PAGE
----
Not often in life do you have the chance to sit down with a four-star general who grew up in Alabama, proudly graduated from Harvard, couldn’t become a pilot because “I’m legally blind” and yet has worked his way up to the top of the Air Force Space Command.
It simply doesn’t happen.
Even before hearing any further details, I got the idea that Gen. John Hyten would make this conversation memorable. And he did, with an amiable, self-deprecating sincerity that instantly makes you feel like an old friend.
This is the general in command of our military’s space activities, headquartered at Peterson Air Force Base. All of them, from the global GPS operations with more than 3 billion users (6 billion by 2020) to the immense cyber world, to equipping and maintaining NORAD and other commands, as well as overseeing satellites, missile warning systems and more.
Hyten spent 45 fast-paced minutes covering dozens of topics, such as his obvious pride in the Space Command, the threat of more military budget cuts and how much he has enjoyed his four assignments in the Colorado Springs area.
In other words, he’s not just another high-ranking officer passing through. Hyten has spent 10 years of his adult life here, which means he knows about our area’s great points as well as its problems. His son graduated from Pine Creek High School and now is a golf pro on the staff at the exclusive Sanctuary course near Sedalia in Douglas County. He goes to Air Force football games as well as many other community events, and when the Pikes Peak or Bust Rodeo made its recent check presentations to military recipients, Hyten didn’t send someone to cover for him. He was there.
But this interview was about the Space Command, and Gen. Hyten provided abundant material. Some excerpts:
• NORAD. Still operating as a backup inside Cheyenne Mountain (Hyten served there from 1994-96), it remains available on a moment’s notice with computers and workstations mirroring the main facility at Peterson. Also, he says, certain defense contractors working on top-secret projects and desiring total security still are happy to lease small spaces in the mountain.
• Sequestration. Hyten shudders at the memory of FY2013 “when we had to cut loose 50 percent of our contractors,” and the Air Force grounded full squadrons of F-16s, F-15s and A-10s. Since then the budget reductions have been less painful, but “Fiscal Year ’16 scares the heck out of me,” Hyten said. “Nobody will let us shut down our most important missions, but we have to prepare for the possibility of shutting down something vital.”
[pullquote]“We have to do more to reach out to young people so they know
the opportunities open to them.”[/pullquote]
• Personnel needs. Hyten sees two formidable challenges in continuing to have a stable, qualified Air Force. “First is physical fitness — only a small minority of people are physically eligible. They’re either too fat or just not fit enough. Second is STEM (science, technology, engineering and math) education, especially for this command. We’re a very technical operation. You have to have a passion for it, and that requires a big commitment. We have to do more to reach out to young people so they know the opportunities open to them. And we need more women as well as more minorities.”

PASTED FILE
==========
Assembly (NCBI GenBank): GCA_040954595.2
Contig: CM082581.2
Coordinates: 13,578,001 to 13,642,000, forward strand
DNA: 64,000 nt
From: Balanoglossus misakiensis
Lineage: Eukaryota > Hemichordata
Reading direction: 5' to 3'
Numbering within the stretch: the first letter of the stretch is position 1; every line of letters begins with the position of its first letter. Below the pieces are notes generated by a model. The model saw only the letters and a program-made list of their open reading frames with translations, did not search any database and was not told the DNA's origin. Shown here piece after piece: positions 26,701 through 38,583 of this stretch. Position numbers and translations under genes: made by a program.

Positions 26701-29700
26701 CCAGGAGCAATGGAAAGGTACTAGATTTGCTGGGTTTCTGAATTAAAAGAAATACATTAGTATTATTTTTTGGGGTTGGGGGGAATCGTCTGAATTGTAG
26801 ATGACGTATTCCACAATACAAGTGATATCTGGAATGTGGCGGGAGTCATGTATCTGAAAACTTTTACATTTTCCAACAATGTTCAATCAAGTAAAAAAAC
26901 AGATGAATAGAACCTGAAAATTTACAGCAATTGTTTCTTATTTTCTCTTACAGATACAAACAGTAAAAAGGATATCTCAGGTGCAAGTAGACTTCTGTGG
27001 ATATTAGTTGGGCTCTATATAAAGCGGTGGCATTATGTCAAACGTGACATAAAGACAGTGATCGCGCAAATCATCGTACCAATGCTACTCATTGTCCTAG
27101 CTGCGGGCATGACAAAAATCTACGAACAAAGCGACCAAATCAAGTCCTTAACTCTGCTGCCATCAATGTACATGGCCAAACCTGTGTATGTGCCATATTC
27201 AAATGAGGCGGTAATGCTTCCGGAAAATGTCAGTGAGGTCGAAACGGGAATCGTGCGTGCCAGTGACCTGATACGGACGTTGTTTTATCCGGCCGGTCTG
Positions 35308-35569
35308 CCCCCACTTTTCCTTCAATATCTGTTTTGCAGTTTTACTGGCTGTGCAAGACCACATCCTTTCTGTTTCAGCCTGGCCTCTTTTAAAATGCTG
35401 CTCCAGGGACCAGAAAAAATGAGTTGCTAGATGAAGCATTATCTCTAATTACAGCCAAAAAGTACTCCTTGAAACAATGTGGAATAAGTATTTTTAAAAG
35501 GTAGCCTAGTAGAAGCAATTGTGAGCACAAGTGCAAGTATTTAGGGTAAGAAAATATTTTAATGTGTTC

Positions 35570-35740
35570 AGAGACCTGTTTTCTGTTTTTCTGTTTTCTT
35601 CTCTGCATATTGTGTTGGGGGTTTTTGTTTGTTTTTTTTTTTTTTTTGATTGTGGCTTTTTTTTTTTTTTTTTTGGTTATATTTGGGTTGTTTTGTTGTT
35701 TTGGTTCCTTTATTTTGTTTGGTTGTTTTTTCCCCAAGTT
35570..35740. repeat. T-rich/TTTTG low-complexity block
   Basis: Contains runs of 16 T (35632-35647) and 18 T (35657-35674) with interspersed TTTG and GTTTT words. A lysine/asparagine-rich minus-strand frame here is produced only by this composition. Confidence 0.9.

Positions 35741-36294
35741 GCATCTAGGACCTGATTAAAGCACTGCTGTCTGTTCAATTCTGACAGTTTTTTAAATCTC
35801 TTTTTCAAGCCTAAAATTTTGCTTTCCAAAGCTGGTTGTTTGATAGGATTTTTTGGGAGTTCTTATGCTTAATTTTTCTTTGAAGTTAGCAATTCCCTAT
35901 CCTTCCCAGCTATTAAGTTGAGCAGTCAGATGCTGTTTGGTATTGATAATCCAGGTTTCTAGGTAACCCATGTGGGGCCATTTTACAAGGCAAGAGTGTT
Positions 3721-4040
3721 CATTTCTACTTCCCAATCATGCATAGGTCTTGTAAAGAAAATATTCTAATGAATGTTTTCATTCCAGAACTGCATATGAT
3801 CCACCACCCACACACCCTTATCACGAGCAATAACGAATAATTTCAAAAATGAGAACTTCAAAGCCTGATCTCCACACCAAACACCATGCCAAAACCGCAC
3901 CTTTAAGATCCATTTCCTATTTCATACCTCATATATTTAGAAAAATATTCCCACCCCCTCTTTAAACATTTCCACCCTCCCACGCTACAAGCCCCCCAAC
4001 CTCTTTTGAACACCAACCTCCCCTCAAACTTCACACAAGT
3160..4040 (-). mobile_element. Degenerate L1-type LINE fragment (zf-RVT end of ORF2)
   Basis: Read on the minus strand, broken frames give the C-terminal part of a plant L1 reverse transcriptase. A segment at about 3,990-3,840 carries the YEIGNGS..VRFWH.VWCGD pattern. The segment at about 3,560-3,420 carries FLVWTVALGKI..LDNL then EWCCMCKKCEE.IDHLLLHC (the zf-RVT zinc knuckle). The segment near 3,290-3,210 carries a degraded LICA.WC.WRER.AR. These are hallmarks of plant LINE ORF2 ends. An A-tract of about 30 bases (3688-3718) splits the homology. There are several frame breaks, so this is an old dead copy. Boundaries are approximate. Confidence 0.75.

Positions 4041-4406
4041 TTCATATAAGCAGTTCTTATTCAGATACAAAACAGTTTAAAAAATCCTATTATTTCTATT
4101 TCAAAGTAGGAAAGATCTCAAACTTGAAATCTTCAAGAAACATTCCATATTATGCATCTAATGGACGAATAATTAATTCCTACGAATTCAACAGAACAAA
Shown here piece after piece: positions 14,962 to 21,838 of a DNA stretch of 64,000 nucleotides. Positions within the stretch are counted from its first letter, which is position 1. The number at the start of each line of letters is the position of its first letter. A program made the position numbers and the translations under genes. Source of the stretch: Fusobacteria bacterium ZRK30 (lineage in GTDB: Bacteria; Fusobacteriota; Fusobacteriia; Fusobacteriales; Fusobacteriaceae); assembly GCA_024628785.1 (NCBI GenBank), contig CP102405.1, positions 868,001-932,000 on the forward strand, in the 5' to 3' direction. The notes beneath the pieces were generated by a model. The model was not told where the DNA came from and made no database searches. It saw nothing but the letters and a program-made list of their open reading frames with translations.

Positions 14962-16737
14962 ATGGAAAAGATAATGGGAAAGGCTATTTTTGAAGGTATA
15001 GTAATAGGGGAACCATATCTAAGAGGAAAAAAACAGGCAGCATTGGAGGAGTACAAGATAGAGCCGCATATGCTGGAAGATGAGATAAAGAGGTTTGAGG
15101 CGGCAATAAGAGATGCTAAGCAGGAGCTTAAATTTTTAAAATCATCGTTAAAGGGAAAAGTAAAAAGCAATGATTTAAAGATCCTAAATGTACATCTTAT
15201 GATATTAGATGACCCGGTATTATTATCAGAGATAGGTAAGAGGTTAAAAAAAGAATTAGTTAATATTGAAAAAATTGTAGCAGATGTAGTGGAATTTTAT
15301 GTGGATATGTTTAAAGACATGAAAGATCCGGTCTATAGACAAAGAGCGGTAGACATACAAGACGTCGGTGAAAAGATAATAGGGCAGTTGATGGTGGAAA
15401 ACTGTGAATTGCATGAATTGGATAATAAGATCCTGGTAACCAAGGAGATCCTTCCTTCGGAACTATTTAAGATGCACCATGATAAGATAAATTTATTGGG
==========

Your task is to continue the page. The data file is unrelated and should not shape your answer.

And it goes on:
• Impact. Asked for an untold story about the Space Command, the general quickly said, “Economic impact” with a $3 billion annual influence on Colorado, “and we have 31,000 people who come to work every day in this state. I don’t think many realize the Space Command is one of Colorado’s centerpieces. We also have the Space Foundation with the Space Symposium every year, the biggest event in the world in our industry. And it’s here. That’s an amazing story of an economic engine in progress.”
Our time was gone all too soon, though Hyten acted as though he could have gone on for twice as long. He also answered the inevitable question of how he made it from Alabama to Harvard to four-star general. His father, who later worked on developing the Saturn V rocket, also went to Harvard — but had to leave a year early because of family needs. So young John Hyten simply finished his dad’s dream, helped by being able to co-enroll at Massachusetts Institute of Technology (yes, the real MIT) in its ROTC program, thus paying for his education.
And after nine-plus years in the Air Force, when he began interviewing for lucrative civilian jobs, Hyten listened when his wife wondered “why I’d give up something I love to do every day.”
Today, Gen. John Hyten still hasn’t left the service, “I’ve been lucky to experience a series of miracles,” and now he has four stars on each shoulder to show for it.
We can only hope that when the day comes and he does retire, he’ll decide to stay around.